“There is life for the British musical,” theatre critic Mark Shenton confidently declared at this year’s recent Empty Space Peter Brook Awards, which boasted the musical-nurturing Southwark Playhouse, Landor Theatre and Jermyn Street Theatre among the nominees. This optimism is reflected in the daring and exciting productions that are finding a voice on the fringe, as well as in the glimmer of hope for the West End coming from new shows such as the RSC’s acclaimed Matilda. Musical theatre is still very much alive and, in the words of Shenton, “the fringe is a wonderful seed bed for its future”.

To read more of Catherine Love’s theatre-based musings, visit her website.

Catherine Love

Catherine Love

Catherine is a freelance arts journalist, editor and copywriter. She is one of the editors of Exeunt and has written for publications such as The Guardian, The Stage, Time Out and IdeasTap, as well as working with organisations including Fuel.

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Review: The Best Little Whorehouse in Texas

Posted on 24 October 2011 by Jack Thomas

Never shy of housing resurrections of long forgotten shows and ever committed to bringing large cast numbers into the small intimate space under the arches, the Union Theatre is now home to a whore house.

The Best Little Whorehouse in Texas is a peculiar musical. It was a hit movie in the 1980s, starring Dolly Parton as the whorehouse mother-figure, Miss Mona. The show hangs round a theme of women helping men out in numerous ways. The plot sets up several directions, yet does not go any further in allowing the audience to actually make any connection to the characters. Angel and Shy begin the show by making the grave decision to join Miss Mona and the girls. There is a song, but then we gain nothing more from this storyline till a few short lines of reflection at the very end of the performance. Loosely, the plot delves into a community which is aware of the establishment but keeps it quiet, until do-gooder Melvin P Thorpe and his lively television supporters preach to expose the house and get it shut down. This creates a difficult situation for the Sheriff as, having once had a fling with Miss Mona, he tries everything to keep it open until words from above put the last nail in the coffin.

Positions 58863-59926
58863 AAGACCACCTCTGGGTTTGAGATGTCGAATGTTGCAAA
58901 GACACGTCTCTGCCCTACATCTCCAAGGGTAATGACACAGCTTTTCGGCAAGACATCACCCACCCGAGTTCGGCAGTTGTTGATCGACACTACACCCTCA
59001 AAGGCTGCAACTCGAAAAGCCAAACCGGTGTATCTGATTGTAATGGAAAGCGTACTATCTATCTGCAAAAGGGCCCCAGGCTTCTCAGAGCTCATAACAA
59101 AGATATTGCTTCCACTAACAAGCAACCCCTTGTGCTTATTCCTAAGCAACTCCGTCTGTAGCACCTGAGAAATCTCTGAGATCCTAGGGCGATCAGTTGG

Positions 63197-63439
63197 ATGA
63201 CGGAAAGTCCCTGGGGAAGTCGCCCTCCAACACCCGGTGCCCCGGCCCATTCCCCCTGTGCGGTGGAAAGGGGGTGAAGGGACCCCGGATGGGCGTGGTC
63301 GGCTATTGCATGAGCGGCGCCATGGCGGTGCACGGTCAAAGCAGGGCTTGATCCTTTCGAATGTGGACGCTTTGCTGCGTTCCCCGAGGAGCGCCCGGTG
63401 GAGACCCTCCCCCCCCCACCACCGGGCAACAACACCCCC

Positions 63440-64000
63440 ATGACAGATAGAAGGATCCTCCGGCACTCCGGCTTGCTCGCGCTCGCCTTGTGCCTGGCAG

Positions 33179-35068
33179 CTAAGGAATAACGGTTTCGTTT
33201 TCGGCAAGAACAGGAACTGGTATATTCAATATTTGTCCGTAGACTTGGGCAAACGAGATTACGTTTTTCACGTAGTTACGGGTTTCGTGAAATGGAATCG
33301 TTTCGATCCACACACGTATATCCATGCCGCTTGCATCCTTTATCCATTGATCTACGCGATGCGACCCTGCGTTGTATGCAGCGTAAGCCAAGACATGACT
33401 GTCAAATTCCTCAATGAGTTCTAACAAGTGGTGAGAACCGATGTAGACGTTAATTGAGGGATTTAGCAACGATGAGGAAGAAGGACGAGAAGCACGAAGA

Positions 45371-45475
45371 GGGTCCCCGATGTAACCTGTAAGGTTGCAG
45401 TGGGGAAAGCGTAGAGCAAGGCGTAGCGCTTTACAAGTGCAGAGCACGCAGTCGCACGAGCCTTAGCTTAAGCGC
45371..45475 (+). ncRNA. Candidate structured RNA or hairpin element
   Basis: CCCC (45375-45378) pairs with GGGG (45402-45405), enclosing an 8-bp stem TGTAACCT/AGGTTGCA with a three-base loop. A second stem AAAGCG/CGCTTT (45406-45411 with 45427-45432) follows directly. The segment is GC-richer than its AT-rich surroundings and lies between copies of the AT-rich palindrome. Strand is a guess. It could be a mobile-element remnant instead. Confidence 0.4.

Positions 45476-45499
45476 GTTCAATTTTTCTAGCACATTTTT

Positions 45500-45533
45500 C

This production at the Union, which has some 24 performers, has an energetic young cast who perform ambitious choreography by Richard Jones in this tight space. Credit has to be given to the ensemble of boys who really raise the bar in their routine, pushing themselves and showcasing the fast-aced tap of Dayle Hodge in a rousing number just before the interval.

Leon Craig takes on the role of Melvin P Thorpe, hellbent on ousting the whorehouse from the community. Clad in a silver and purple frilled cowboy uniform, Craig fully commits to this alternative interpretation of the role. Shrieking his lines and greeting audience members, you cannot deny that he has a boundless energy, but I feel that for this role it is all pushed a little too far.

The star is Sarah Lark, taking the role played by Dolly Parton. She steps out on to the stage to round up her “chickens”, and you cannot help but be drawn to her. With a fantastic array of costumes Lark entices the audience with a wonderfully clear vocal talent that is a treat to listen to with the trains rattling above the theatre. She also oozes maternal instinct and was one of the few to master the Texan accent while allowing every word to be clear and understood. Lark is playing a role much older than her years, but she proves that it can be interpreted at a younger age, so much so that I would suggest the wig is not required to make her look older.

Whorehouse is a bizarre show which doesn’t give any time to developing relationships with any characters but does present some rousing numbers with an attractive cast… it has something for everyone.